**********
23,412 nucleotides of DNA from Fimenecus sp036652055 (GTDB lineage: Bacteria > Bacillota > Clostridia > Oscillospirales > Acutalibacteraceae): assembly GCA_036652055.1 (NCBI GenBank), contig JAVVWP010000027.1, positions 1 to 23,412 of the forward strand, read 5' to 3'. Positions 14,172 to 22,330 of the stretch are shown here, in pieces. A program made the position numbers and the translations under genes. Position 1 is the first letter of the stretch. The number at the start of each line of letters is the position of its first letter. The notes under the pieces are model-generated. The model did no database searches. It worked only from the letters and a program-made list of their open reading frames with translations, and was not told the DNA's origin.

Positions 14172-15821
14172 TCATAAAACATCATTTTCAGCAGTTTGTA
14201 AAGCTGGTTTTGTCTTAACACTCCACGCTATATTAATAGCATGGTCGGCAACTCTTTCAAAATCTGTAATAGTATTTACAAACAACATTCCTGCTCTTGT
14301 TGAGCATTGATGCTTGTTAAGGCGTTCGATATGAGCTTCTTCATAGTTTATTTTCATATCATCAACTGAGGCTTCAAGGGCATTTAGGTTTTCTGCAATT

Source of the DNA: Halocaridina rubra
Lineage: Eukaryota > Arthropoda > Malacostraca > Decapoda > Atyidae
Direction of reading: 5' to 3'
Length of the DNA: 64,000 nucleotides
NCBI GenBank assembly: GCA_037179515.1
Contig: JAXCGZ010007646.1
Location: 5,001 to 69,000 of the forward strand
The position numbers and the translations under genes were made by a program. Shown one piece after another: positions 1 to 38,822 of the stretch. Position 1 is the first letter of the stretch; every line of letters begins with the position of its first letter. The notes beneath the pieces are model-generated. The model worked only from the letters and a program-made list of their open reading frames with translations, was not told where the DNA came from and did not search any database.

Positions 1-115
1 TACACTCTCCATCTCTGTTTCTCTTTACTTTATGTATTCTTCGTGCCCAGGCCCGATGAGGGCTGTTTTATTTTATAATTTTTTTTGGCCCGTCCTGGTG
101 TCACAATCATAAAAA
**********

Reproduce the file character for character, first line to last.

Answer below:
23,412 nucleotides of DNA from Fimenecus sp036652055 (GTDB lineage: Bacteria > Bacillota > Clostridia > Oscillospirales > Acutalibacteraceae): assembly GCA_036652055.1 (NCBI GenBank), contig JAVVWP010000027.1, positions 1 to 23,412 of the forward strand, read 5' to 3'. Positions 14,172 to 22,330 of the stretch are shown here, in pieces. A program made the position numbers and the translations under genes. Position 1 is the first letter of the stretch. The number at the start of each line of letters is the position of its first letter. The notes under the pieces are model-generated. The model did no database searches. It worked only from the letters and a program-made list of their open reading frames with translations, and was not told the DNA's origin.

Positions 14172-15821
14172 TCATAAAACATCATTTTCAGCAGTTTGTA
14201 AAGCTGGTTTTGTCTTAACACTCCACGCTATATTAATAGCATGGTCGGCAACTCTTTCAAAATCTGTAATAGTATTTACAAACAACATTCCTGCTCTTGT
14301 TGAGCATTGATGCTTGTTAAGGCGTTCGATATGAGCTTCTTCATAGTTTATTTTCATATCATCAACTGAGGCTTCAAGGGCATTTAGGTTTTCTGCAATT

Source of the DNA: Halocaridina rubra
Lineage: Eukaryota > Arthropoda > Malacostraca > Decapoda > Atyidae
Direction of reading: 5' to 3'
Length of the DNA: 64,000 nucleotides
NCBI GenBank assembly: GCA_037179515.1
Contig: JAXCGZ010007646.1
Location: 5,001 to 69,000 of the forward strand
The position numbers and the translations under genes were made by a program. Shown one piece after another: positions 1 to 38,822 of the stretch. Position 1 is the first letter of the stretch; every line of letters begins with the position of its first letter. The notes beneath the pieces are model-generated. The model worked only from the letters and a program-made list of their open reading frames with translations, was not told where the DNA came from and did not search any database.

Positions 1-115
1 TACACTCTCCATCTCTGTTTCTCTTTACTTTATGTATTCTTCGTGCCCAGGCCCGATGAGGGCTGTTTTATTTTATAATTTTTTTTGGCCCGTCCTGGTG
101 TCACAATCATAAAAA